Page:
Imo, the solution is that people need to be less afraid of major release bumps. Do it frequently and it’s not likely to cause issues downstream. on 08 Sep 2023 04:59 collapse

It is quite simple conceptually to decide. Simply examine all the functions of the API between two versions. If the signatures are equivalent, increment the patch version. If there are new signatures, but the existing ones are the same, it’s a minor version. If any function signatures change, it’s a major version.

Then you also need to examine trait impls and such but the basic idea is the same. on 08 Sep 2023 12:17 collapse

That oversimplifies and misses a lot of edge cases, such as:

  • change the meaning of an existing parameter - e.g. an Integer timeout changes from seconds to milliseconds
  • dependency changes, and this package exposes exposes types from that dependency
  • internal refactor changes the order of execution of existing uses (say, a scheduler change in an async library, or event order in a GUI library)

Each of those would be, imo, a breaking change, but an automated semver tool would probably mark them as patch releases. I could come up with more examples, but hopefully the point is clear.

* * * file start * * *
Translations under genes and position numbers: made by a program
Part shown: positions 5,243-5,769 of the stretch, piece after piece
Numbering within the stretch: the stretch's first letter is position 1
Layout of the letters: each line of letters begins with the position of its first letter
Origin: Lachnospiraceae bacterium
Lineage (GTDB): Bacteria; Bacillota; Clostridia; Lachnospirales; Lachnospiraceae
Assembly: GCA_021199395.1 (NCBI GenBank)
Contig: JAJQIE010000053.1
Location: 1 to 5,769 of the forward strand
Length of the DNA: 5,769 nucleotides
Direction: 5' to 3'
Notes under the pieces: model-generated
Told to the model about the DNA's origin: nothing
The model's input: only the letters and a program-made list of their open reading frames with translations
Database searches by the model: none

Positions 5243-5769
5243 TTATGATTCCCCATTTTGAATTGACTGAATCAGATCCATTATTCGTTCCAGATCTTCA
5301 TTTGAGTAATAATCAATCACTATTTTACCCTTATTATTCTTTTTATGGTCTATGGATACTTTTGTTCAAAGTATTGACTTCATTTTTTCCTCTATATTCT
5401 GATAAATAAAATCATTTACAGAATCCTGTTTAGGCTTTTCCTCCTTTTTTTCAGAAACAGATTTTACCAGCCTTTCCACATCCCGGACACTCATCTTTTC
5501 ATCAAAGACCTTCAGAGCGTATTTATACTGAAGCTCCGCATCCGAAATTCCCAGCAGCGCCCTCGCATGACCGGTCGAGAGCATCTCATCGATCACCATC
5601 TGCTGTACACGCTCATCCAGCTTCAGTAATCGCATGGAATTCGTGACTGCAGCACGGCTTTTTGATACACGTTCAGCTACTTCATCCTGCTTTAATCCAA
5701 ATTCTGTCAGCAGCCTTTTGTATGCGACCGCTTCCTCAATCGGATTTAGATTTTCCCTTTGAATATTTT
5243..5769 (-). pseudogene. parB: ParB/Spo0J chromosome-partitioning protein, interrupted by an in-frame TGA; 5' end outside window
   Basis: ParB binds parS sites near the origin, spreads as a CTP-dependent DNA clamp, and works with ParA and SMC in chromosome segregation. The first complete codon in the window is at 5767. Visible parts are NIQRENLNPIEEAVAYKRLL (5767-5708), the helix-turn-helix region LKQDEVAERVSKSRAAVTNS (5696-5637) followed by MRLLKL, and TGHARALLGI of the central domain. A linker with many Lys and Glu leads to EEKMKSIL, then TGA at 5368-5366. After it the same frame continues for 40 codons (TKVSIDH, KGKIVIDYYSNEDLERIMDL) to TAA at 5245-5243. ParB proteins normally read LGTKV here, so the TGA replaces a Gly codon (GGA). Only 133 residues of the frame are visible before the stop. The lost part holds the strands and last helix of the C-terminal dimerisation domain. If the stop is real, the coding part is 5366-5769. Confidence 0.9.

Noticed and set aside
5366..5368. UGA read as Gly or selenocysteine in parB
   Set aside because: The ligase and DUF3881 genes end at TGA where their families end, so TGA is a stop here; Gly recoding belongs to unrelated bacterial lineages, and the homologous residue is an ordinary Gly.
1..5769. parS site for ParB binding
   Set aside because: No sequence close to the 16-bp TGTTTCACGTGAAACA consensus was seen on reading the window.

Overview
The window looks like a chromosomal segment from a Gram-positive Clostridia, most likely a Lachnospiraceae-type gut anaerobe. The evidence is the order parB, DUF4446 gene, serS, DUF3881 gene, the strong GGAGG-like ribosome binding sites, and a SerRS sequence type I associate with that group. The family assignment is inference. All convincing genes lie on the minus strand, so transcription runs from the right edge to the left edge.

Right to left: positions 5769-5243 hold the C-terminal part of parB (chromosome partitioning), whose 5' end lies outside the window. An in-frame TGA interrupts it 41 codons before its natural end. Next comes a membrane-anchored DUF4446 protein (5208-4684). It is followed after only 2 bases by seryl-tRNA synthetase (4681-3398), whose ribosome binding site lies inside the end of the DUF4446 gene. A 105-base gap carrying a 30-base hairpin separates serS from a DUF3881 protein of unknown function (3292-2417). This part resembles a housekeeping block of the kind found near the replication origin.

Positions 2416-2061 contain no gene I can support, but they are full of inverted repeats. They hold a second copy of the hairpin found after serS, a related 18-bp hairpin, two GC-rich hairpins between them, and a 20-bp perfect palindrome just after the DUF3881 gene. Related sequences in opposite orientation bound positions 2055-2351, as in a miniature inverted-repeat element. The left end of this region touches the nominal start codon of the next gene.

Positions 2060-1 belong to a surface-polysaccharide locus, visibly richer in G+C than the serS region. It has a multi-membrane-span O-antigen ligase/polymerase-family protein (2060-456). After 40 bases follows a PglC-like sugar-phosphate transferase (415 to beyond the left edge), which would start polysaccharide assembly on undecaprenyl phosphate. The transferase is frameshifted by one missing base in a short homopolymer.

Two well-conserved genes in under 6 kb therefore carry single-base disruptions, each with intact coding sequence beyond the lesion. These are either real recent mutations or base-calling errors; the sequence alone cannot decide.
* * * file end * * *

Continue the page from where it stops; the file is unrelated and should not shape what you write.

Maybe it’s correct 90% of the time, but the last 10% of the time can be really impactful. I think there should be less sigma against major releases. If in doubt, mark it as a major release. on 08 Sep 2023 15:07 collapse

change the meaning of an existing parameter - e.g. an Integer timeout changes from seconds to milliseconds

Ideally you should change the type if you do such a thing, which would cause it to become a breaking change. In this specific instance, you should take std::time::Duration obviously.

dependency changes, and this package exposes exposes types from that dependency

I think that should be automatically detectable?

But yes you’re right, in general it’s not possible to detect all forms of semver changes. But perhaps at least detecting violations when they weren’t meant to be there would be good.

And yea 100% agree with you, people should use the power that is 2.0.0 way more than they currently do. on 08 Sep 2023 15:28 collapse

Ideally you should change the type if you do such a thing

But that’s not always possible or desirable. For example, maybe you’re largely just passing it through to another library, and that library made a breaking change.

So I don’t think we should have semver always handled automatically, it should instead prompt the developer with its best guess, and the developer would ideally only move from patch -> minor, patch -> major, or minor -> major, and never the other direction. But the developer should always be involved in picking the version. So don’t just throw it into CI and call it a day, but instead have a CLI tool that suggests it and requires developer approval before making the PR for the version bump. on 01 Oct 2023 10:39 collapse